THIRD SECTION

PARTIAL DECISION

AS TO THE ADMISSIBILITY OF

Application no. 34334/04 
by Ashot HARUTYUNYAN 
against Armenia

The European Court of Human Rights (Third Section), sitting on 7 December 2006 as a Chamber composed of:

Mr B.M. Zupančič, President
 Mr J. Hedigan
 Mr C. Bîrsan
 Mrs A. Gyulumyan
 Mr E. Myjer
 Mr David Thór Björgvinsson, 
 Mrs I. Berro-Lefèvre, judges
and Mr V. Berger, Section Registrar,

Having regard to the above application lodged on 14 September 2004,

Having deliberated, decides as follows:

THE FACTS

The applicant, Mr Ashot Harutyunyan, is an Armenian national who was born in 1952 and lives in Yerevan. He is represented before the Court by Mr H. Alumyan, a lawyer practising in Yerevan.

A.  The circumstances of the case

The facts of the case, as submitted by the applicant, may be summarised as follows.

1.  Institution of criminal proceedings against the applicant and his detention

a.  The investigation

On 29 November 2001 criminal proceedings were instituted in respect of the applicant on account of fraudulent acquisition of property and falsification of documents. The applicant was suspected of defrauding his business partner, V.G.

On 8 February 2002 the investigating authority ordered a handwriting expert opinion to be prepared by a handwriting expert. On 8 May 2002 the investigating authority ordered two accounting expert opinions to be prepared by accounting experts V.A. and A.M. According to the applicant, at an unspecified point during the investigation he was able to question all the above-mentioned experts.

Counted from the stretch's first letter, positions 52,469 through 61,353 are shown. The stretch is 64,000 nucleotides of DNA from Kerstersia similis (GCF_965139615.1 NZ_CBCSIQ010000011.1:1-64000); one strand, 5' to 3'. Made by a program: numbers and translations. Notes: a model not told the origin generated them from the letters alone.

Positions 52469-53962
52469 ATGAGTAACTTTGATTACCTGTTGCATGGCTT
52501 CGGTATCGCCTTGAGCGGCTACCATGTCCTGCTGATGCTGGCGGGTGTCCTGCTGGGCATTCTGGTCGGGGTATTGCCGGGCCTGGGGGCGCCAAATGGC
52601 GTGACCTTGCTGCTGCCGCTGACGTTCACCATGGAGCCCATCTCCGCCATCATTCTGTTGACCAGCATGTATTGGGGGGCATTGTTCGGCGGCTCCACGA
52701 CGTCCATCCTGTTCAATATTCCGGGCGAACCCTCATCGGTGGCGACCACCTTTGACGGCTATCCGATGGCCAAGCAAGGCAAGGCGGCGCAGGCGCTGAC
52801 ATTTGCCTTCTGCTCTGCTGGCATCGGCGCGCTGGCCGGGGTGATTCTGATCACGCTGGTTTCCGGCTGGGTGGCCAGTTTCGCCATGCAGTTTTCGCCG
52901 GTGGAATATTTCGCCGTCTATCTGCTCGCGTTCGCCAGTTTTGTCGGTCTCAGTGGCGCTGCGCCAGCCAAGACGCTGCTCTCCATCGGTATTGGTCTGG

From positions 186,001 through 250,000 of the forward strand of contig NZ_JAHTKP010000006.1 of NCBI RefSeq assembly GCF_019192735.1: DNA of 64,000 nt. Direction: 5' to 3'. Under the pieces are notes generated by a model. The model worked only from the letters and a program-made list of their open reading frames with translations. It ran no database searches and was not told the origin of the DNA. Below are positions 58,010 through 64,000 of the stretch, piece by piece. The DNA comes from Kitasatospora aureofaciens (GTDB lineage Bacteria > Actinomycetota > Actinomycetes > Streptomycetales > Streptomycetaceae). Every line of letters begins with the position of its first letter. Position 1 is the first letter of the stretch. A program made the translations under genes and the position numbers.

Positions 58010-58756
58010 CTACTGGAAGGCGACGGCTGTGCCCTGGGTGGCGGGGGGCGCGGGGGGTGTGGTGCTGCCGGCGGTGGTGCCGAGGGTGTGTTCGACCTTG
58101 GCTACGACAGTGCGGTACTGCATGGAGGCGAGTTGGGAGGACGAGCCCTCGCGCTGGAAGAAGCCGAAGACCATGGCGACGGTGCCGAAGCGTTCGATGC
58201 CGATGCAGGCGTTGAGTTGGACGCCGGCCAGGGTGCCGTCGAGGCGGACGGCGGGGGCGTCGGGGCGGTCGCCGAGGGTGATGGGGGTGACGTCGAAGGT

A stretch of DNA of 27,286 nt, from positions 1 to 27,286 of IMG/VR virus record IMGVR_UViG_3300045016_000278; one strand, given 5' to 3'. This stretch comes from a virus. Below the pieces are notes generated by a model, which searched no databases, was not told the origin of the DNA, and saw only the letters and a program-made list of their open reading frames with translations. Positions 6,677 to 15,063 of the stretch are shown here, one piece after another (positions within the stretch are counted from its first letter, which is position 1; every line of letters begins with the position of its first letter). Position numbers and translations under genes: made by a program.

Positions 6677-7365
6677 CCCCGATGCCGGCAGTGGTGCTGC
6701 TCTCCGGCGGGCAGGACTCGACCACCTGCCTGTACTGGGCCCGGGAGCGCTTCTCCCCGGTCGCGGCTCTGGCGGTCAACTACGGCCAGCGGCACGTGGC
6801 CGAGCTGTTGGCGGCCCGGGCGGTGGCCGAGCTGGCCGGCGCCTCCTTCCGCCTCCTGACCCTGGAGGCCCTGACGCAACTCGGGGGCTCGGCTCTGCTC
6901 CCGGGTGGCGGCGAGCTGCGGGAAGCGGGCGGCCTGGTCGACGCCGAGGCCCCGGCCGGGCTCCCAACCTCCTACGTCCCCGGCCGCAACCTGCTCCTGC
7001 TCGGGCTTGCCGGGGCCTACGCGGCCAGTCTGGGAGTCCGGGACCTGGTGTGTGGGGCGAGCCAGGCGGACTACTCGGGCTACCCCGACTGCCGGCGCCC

On 29 May 2002 the investigating authority decided to terminate the criminal proceedings due to the lack of corpus delicti.

On 26 June 2002 the Yerevan City Prosecutor (Երևան քաղաքի դատախազ) quashed this decision and reopened the investigation.

On 8 July 2002 the investigating authority recognised V.G. as a victim and as the civil plaintiff.

On 14 March 2003 the applicant was formally charged with the above offences, including a new charge of tax evasion.

On 12 June 2003 the investigating authority prepared the indictment which contained the list of persons subject to appear in court. This list included the applicant's accountant K.S., treasurer K.M. and ten other witnesses and experts.

b.  The applicant's state of health and the alleged lack of requisite medical assistance in detention

On 6 May 2003 the Kentron and Nork-Marash District Court of Yerevan (Երևան քաղաքի Կենտրոն և Նորք-Մարաշ համայնքների առաջին ատյանի դատարան) decided to detain the applicant on remand. He was placed in Nubarashen Detention Facility («Նուբարաշեն» քրեակատարողական հիմնարկ).

On 20 June 2003 the applicant was examined by a surgeon of the medical unit to whom he complained of pain in the epigastric region. The surgeon recommended surgery of the acute bleeding duodenal ulcer from which the applicant suffered. The applicant agreed in writing to have the surgery.

On 26 June 2003 the applicant was transferred to the Hospital for Prisoners («Դատապարտյալների հիվանդանոց» քրեակատարողական հիմնարկ) where, according to the information provided by the Government in reply to a request made under Article 49 § 2 (a) of the Rules of Court, he underwent the recommended surgery. The applicant contests this fact and claims that no surgery was carried out.

According to an undated discharge summary (էպիկրիզ) issued by the Chief of the Hospital and the Head of the Surgical Unit:

“Following the relevant examination and consultations carried out in the unit, [the applicant] was diagnosed as having ulcer, acute bleeding duodenal ulcer, diabetes (type 2, medium degree, subcompensated stage) and diabetic angiopathy, for which, apart from the relevant treatment, on 4 July 2003 [the applicant] received haemostatic therapy of ulcer and was discharged on 29 July 2003. The patient must undergo regular medical check-ups.”

On 29 July 2003 the applicant was transferred back to the detention facility.